Amazon has publicly debunked the story about Eli Lilly moving out of Amazon Web Services. In a Twitter message posted by Amazon CTO Werner Vogels, Amazon categorically state that Eli Lilly is still their customer.
For those following this anonymous source story this morning: Eli Lilly is still very much a customer and has not dropped their use of AWS
This response from Amazon was prompted by a post earlier by Searchcloudcomputing.com which claimed that Eli Lilly has backed out of AWS because they couldn’t get Amazon to indemnify them against network outages, security breaches and other forms of risk inherent in the cloud to Amazon Web Services.
Amazon Web Services (AWS) poster child Eli Lilly has walked away from the cloud computing service after failing to come to terms over legal indemnification issues.
Sources close to Eli Lilly say the pharmaceutical giant was at its wits end trying to negotiate a contract with AWS that would push some accountability for network outages, security breaches and other forms of risk inherent in the cloud to Amazon Web Services. But these negotiations, sources said, got nowhere.
I would take Amazon at the face value now till Eli Lilly comes out and says otherwise. However, the issues raised by this article are still relevant and worth exploring. If Amazon is not willing to be accountable for issues like network outages, security breaches, etc., it is going to adversely affect the efforts by Amazon to lure enterprise customers into public clouds. I think it is important for Amazon to come out and discuss these issues in a transparent manner.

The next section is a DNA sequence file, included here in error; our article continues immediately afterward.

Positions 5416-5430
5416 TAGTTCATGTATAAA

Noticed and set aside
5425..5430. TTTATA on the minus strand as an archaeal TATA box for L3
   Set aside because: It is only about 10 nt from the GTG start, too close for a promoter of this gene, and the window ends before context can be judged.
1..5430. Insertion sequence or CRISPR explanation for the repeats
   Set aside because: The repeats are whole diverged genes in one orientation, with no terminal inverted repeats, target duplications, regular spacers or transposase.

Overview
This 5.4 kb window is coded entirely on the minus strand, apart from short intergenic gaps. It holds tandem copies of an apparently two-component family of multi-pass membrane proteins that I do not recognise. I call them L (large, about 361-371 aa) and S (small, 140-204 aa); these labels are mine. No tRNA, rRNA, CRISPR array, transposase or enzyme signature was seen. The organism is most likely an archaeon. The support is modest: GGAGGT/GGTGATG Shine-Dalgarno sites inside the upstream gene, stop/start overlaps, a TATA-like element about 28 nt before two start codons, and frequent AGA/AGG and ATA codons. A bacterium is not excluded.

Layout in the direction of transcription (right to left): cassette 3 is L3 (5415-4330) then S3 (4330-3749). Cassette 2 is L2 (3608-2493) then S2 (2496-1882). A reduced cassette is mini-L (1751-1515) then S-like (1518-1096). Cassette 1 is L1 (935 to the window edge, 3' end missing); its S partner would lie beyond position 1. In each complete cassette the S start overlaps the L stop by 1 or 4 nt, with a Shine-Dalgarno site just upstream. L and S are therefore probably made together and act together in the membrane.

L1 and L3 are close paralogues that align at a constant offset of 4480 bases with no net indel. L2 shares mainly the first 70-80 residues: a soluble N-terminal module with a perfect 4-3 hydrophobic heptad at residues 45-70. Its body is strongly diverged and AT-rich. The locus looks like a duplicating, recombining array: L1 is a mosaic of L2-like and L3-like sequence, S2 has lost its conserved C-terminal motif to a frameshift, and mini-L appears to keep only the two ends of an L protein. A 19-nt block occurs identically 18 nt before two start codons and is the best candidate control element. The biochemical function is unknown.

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Krishnan Subramanian

Krish dons several avatars including entrepreneur in exile, analyst cum researcher, technology evangelist, blogger, ex-physicist, social/political commentator, etc.. My main focus is research and analysis on various high impact topics in the fields of Open Source, Cloud Computing and the interface between them. I also evangelize Open Source and Cloud Computing in various media outlets, blogs and other public forums. I offer strategic advise to both Cloud Computing and Open Source providers and, also, help other companies take advantage of Open Source and Cloud Computing. In my opinion, Open Source commoditized software and Cloud Computing commoditized computing resources. A combination of these two developments offers a strong competitive advantage to companies of all sizes and shapes. Due to various factors, including fear, the adoption of both Open Source and Cloud Computing are relatively slow in the business sector. So, I take it upon myself to clear any confusion in this regard and educate, enrich and advise users/customers to take advantage of the benefits offered by these technologies. I am also a managing partner in two consulting companies based in India. I blog about Open Source topics at http://open.krishworld.com and Cloud Computing related topics at http://www.cloudave.com.

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